She is smiling at the fifth guest of this winter. She works in a hostel hidden in a small town beside the Oder, a silent river between Germany and Poland. She got this job because she speaks five different languages.
She speaks Japanese. She doesn’t like to speak Japanese, her native language. She remembers those endless arguments and non-sense conflicts around the dining table whenever people pass her, guess she is from Japan, and greet her with “Konichiwa.” She always hears shouting and screaming when she spits Japanese out. She ran away from Japan a long time ago. She sometimes goes back to her hometown and doesn’t say a word during her stay. “She was too shocked by accident,” “she can’t speak anymore,” her neighbors gossip behind her, “poor Shin.” She never minds the gossipers. She doesn’t even cry over it. She and her soul are no longer there since the accident happened.
She speaks Chinese. She learned Chinese from her Lau-lau, her grandmother, who came from China. She knows Lau-Lau’s secret, how a Chinese woman was brought to Japan. She still remembers everything about that day she found out. She held Lau-lau’s hand and walked along a country road, and an old lady from their village pointed at Lau-lau’s face and scolded so loudly, “shameful woman!” She felt Lau-lau let go of her hand and then disappear into the grove. She tried to catch up to Lau-lau and use her Chinese to comfort her. She couldn’t find the words. She was only ten years old on that day, and she lost her way home.
She speaks English. She didn’t speak English before she left Japan. She had her first English conversation in an eight-bed dorm room in Sikkim. She could only speak some words: “Japan, Shiga, paint, twenty-five, go Kathmandu, yes, no”. She then could speak a sentence, two sentences, more and more sentences. She was so drunk and wet walking back from the water fight to the youth hotel in Bangkok. She looked up at the full moon and talked endlessly to strangers in English until she believed she had been speaking the language since she was born.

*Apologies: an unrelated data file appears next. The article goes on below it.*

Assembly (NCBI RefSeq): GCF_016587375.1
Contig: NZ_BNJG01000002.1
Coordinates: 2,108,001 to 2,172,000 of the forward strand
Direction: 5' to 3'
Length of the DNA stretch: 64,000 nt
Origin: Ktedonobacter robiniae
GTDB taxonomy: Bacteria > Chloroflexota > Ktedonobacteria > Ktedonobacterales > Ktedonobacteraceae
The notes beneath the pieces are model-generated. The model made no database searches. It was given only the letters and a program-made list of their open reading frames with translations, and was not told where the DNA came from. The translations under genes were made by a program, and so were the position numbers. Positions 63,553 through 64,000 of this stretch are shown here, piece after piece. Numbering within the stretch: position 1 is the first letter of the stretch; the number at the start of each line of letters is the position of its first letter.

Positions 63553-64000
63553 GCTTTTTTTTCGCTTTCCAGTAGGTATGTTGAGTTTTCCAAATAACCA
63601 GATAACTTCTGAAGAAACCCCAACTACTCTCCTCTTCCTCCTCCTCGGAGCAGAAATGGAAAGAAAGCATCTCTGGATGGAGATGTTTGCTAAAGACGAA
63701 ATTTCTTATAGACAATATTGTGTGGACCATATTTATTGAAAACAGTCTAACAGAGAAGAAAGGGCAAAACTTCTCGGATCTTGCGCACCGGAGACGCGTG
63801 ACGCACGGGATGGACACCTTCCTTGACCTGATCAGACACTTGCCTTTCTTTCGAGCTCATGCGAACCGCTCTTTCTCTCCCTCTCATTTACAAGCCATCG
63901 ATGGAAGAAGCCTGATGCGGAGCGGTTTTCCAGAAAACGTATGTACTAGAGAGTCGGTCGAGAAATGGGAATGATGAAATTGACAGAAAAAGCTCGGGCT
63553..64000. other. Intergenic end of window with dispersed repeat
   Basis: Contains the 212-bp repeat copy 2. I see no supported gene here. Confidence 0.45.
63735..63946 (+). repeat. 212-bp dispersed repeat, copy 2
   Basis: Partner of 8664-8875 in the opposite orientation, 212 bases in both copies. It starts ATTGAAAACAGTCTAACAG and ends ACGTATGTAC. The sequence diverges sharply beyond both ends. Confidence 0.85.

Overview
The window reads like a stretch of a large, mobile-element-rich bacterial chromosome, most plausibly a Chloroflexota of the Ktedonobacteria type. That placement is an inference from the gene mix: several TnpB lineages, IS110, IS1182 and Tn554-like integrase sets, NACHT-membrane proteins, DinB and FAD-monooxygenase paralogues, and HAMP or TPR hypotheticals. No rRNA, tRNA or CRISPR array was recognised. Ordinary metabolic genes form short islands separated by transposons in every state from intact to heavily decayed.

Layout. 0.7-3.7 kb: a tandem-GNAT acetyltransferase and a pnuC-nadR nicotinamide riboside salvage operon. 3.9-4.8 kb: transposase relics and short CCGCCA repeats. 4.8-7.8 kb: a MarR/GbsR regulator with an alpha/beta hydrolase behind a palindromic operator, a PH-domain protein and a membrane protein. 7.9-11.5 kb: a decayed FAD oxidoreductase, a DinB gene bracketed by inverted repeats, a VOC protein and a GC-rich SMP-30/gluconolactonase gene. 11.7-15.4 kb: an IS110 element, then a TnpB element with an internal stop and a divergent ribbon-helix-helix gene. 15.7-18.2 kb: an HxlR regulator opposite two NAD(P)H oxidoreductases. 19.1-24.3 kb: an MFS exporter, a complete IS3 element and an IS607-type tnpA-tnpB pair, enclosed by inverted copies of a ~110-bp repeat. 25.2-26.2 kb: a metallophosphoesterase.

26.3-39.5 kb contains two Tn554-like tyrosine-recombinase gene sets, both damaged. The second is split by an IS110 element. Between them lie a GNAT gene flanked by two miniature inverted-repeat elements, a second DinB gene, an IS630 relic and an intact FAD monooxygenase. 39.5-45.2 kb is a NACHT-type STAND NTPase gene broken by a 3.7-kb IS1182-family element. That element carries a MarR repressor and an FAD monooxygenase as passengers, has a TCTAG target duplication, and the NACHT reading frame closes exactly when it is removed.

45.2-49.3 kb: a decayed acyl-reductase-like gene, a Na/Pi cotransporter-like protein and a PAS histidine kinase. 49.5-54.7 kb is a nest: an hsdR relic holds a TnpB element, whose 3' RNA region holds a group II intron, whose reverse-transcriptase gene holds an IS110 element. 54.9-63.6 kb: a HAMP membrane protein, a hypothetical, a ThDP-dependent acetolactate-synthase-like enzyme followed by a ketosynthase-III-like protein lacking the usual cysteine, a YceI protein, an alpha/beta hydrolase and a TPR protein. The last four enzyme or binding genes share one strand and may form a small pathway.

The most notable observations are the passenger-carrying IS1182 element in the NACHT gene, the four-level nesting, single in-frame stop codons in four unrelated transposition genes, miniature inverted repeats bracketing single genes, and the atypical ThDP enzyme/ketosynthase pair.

She speaks Spanish. She speaks Spanish very well. She decided to go to a village in the center of El Salvador after she tired of those meaningless “I love you” she received on the trip. She believed once this language would give her a new life different from that she left behind. She was happy when she used the R sound. She liked whispering “Te amo” and kissing him again and again. She enjoyed his voice with its’ perfect Spanish accent, like the light from the sun, until she heard the same voice addressing another girl. She listened to her favorite word and the broken sound from deep inside her.
She speaks German. She came to this small town for her “happy ending.” She was forced to learn German when she arrived here; unlike other languages, she can’t pronounce it correctly. She doesn’t recognize from which time point she wanted to cry when other people laughed at her pronunciation. She could never understand why people treat each other in such a cruel way. She has been here for more days than she can count. She doesn’t admit that the reason she is unwilling to leave this town is her ex-husband. She doesn’t like to talk about him too much.
“She has been through heaven and hell,” someone once told me.